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Category:    Home > Reviews > Comedy > The Dukes Of Hazzard – Unrated (HD-DVD/2005)

The Dukes Of Hazzard – Unrated (HD-DVD/2005)


Picture: B     Sound: B     Extras: C     Film: C-



Why remake motion pictures that worked?  Why remake TV series that barely did?  The answer is really the same for both; name recognition.  When The Dukes Of Hazzard debuted on TV and became a hit, critics hated it, but it was a money machine.  It even survived the temporary loss of its leads, which says how much of a formula show it was.  That should have been simple enough to follow, but Jay Chandrasekhar’s 2005 feature film is so bad, it actually makes the series look somewhat clever.


Part of the problem is simply the casting.  Tom Wopat, John Schneider, Catherine Bach and the late, great Sorrell Booke as Boss Hogg had chemistry and the show at least had enough of a spirit of fun and infantile outrageousness that it at least had some degree of iota of why viewers might tune in each week.  Even after a TV movie reunion with the original cast, that might have been enough a decade or so ago, but with Hollywood setting its idea washing machine to “high recycle” mode, here came the new film version.


Instead of casting two new unknowns, producers played it too safe by casting the overly obvious choices of Johnny Knoxville and Seann William Scott as the new Duke Boys.  Even worse, already yesterday’s news Jessica Simpson became a Daisy Duke so plastic that the old Mego 8” action figure would have been a better casting choice.  Though Danny DeVito would have been obvious for Boss Hogg, Burt Reynolds was chosen instead and that was a great opportunity wasted.  Add Willie Nelson as a hardly-seen Uncle Jessie, Linda Carter grossly-underused as his old friend and Joe Don Baker also shockingly wasted and you have a film that is as clueless about the series as it is about the 1970s criminal/bandit car chase cycle that inspired the series in the first place.


Scott and Knoxville do try in some scenes, but the screenplay by John O’Brien (based on a story he co-wrote with Jonathan L. Davis) is so politically correct and overly smooth that the South as presented in the film makes the great amusement park Dollywood look like The Smithsonian Institute!  Furthermore, the makers think by having a bunch of duplicates of the beloved General Lee sports car front and center as a co-star, we will not notice that the film is miles away from the best of those car chase films from the 1970s.  The ultimate example of how this film is pretentious, cannot get on with it and is contrived beyond belief is the narrative-stopping (and I use the term “narrative” very loosely) moment where people start insulting the Dukes about the Confederate Flag on their car’s hood.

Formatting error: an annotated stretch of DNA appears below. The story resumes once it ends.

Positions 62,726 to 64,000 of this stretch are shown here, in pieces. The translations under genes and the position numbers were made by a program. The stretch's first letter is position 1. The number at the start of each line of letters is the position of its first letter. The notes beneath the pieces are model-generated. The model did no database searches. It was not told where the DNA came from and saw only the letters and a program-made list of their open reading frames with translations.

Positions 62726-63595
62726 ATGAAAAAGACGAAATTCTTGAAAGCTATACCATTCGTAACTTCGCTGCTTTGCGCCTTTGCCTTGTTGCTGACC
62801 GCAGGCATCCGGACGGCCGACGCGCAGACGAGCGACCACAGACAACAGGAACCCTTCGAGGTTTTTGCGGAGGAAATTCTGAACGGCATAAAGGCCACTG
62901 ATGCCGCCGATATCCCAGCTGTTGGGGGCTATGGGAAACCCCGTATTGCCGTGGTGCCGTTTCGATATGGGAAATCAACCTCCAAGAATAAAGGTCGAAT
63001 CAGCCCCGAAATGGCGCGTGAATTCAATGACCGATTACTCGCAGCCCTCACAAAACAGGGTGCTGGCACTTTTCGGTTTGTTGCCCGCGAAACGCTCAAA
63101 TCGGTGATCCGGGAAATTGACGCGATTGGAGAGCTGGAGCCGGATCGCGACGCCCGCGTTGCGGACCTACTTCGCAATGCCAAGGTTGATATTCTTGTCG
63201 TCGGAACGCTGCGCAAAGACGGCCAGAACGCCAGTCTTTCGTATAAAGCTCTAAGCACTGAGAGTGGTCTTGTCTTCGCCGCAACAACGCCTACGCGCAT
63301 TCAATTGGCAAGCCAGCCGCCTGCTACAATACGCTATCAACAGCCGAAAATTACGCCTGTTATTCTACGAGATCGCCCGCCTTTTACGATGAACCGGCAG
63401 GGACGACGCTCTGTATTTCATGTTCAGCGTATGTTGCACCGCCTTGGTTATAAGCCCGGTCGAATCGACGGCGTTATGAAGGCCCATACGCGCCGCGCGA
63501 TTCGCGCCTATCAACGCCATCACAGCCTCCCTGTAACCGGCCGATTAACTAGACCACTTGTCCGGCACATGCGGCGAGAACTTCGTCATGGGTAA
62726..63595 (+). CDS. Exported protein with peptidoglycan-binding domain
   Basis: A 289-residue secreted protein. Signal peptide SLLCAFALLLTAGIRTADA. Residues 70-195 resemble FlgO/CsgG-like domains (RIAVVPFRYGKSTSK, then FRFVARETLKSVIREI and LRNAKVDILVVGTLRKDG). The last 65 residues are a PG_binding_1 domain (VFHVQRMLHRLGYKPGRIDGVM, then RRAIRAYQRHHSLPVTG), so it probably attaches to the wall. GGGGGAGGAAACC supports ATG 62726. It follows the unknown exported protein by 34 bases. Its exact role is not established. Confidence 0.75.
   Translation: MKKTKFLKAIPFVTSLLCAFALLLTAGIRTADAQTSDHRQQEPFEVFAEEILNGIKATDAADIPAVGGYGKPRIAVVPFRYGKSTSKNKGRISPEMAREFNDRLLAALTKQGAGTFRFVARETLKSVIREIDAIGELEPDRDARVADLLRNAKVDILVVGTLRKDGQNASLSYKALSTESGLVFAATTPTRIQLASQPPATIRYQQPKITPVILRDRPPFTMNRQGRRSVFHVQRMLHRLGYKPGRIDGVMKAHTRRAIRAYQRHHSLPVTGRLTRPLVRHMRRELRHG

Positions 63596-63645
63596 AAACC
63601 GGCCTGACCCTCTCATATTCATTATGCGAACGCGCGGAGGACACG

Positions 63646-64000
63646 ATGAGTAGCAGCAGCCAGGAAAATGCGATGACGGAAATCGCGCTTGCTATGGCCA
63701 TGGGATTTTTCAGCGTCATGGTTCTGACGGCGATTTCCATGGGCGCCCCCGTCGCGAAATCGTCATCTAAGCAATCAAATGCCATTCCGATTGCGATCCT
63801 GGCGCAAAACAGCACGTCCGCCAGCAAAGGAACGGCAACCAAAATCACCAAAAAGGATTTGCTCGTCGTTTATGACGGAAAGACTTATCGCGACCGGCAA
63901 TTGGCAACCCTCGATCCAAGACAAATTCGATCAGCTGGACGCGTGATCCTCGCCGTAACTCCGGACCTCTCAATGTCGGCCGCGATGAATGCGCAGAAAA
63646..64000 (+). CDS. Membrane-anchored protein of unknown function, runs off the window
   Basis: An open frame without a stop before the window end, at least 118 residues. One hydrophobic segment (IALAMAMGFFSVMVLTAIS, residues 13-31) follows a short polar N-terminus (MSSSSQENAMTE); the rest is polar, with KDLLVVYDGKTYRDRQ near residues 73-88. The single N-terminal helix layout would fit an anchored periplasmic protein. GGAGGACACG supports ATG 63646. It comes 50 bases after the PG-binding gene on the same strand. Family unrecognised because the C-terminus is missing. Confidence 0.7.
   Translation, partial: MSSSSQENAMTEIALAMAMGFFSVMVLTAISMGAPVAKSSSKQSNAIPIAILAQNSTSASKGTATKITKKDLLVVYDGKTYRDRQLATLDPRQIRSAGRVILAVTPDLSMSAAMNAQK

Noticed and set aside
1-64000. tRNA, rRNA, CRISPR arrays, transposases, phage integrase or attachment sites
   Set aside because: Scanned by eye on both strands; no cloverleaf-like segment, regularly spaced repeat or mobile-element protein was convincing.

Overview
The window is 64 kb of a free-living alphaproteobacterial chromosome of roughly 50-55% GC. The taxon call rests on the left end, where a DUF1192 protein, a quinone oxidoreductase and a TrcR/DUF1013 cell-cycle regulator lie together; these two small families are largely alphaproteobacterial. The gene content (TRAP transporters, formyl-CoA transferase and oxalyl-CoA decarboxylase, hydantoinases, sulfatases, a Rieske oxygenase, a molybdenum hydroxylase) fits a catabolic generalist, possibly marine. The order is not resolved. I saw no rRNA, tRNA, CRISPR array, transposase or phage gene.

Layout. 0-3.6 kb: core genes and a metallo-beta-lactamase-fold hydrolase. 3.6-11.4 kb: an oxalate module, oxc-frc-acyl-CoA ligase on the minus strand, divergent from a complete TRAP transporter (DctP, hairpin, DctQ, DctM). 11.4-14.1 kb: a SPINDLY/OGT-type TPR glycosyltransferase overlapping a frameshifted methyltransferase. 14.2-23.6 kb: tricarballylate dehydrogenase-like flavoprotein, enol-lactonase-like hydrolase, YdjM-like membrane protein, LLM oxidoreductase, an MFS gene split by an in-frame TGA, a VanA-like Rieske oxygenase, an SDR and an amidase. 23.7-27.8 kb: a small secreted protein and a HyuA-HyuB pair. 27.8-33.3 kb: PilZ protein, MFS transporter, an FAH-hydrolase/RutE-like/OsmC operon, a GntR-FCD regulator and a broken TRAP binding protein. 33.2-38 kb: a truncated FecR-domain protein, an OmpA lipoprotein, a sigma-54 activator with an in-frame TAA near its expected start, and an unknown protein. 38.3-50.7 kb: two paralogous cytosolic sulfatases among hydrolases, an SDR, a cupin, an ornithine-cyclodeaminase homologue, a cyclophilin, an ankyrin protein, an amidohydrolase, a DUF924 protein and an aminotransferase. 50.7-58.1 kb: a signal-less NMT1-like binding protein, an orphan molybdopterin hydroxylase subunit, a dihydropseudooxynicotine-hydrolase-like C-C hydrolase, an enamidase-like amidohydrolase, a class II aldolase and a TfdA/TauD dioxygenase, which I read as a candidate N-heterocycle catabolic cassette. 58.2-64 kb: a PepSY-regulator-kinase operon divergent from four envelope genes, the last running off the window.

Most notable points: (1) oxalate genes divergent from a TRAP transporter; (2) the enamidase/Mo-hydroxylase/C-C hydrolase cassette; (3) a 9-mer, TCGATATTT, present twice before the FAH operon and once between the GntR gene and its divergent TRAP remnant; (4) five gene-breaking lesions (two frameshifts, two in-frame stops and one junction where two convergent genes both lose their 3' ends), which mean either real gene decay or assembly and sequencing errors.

Though some extreme Left-wingers would try to accuse the original series of paving the way for the Reagan-era, the Dukes were never racist and the show never even implicitly feigned anything sinister.  In fact, the show was slightly Left-of-center in the subversive antics of the boys against authority in the tradition of the 1970s film cycle noted, al the way to Reynolds most popular work.  Like the Republicans in the 1980s, this film is really interested in negating that Southern Liberal legacy (read Jimmy Carter, for instance) and the truly great Country Music that was still being made by the likes of Mr. Nelson before that music genre was warped beyond recognition.  That the creators did not really know what to do with Nelson, Reynolds and the original characters proves that they were the worst possible choices.  Skip this bomb.


The 1080p 2.35 X 1 digital High Definition image is as plastic as it looked in 35mm film, as shot by cinematographer Lawrence Sher.  Though a little better than a standard DVD, this is nothing to write home about.  As compared to the original series, which looked natural when even restricted to sets, this film has more location work that somehow looks phonier.  However, that just furthers the prefabricated, recycled experience the film offers.  The Dolby Digital Plus 5.1 mix is obviously from a newer recording, but the sound design is surprisingly unimpressive unless cars are speeding or wrecking.  Dialogue sometimes sounds more forward than it should to boot.


Extras include additional scenes and gag reels split between PG-13 and “unrated” versions, the somewhat gimmicky “in-movie experience” function that takes us inside the film as if it were an audio commentary with video accompaniment, six dull featurettes, the original theatrical trailer and the Music Video for Simpson’s desecration of the Nancy Sinatra classic These Boots Were Made For Walking that is so bad, I need to watch Kubrick’s Full Metal Jacket (reviewed elsewhere on this site) to wash it out of my mind.  Fans should stick with the series, while Warner is doing a straight-to-disc sequel with a new cast, which makes one wonder if that could actually be an improvement.



-   Nicholas Sheffo


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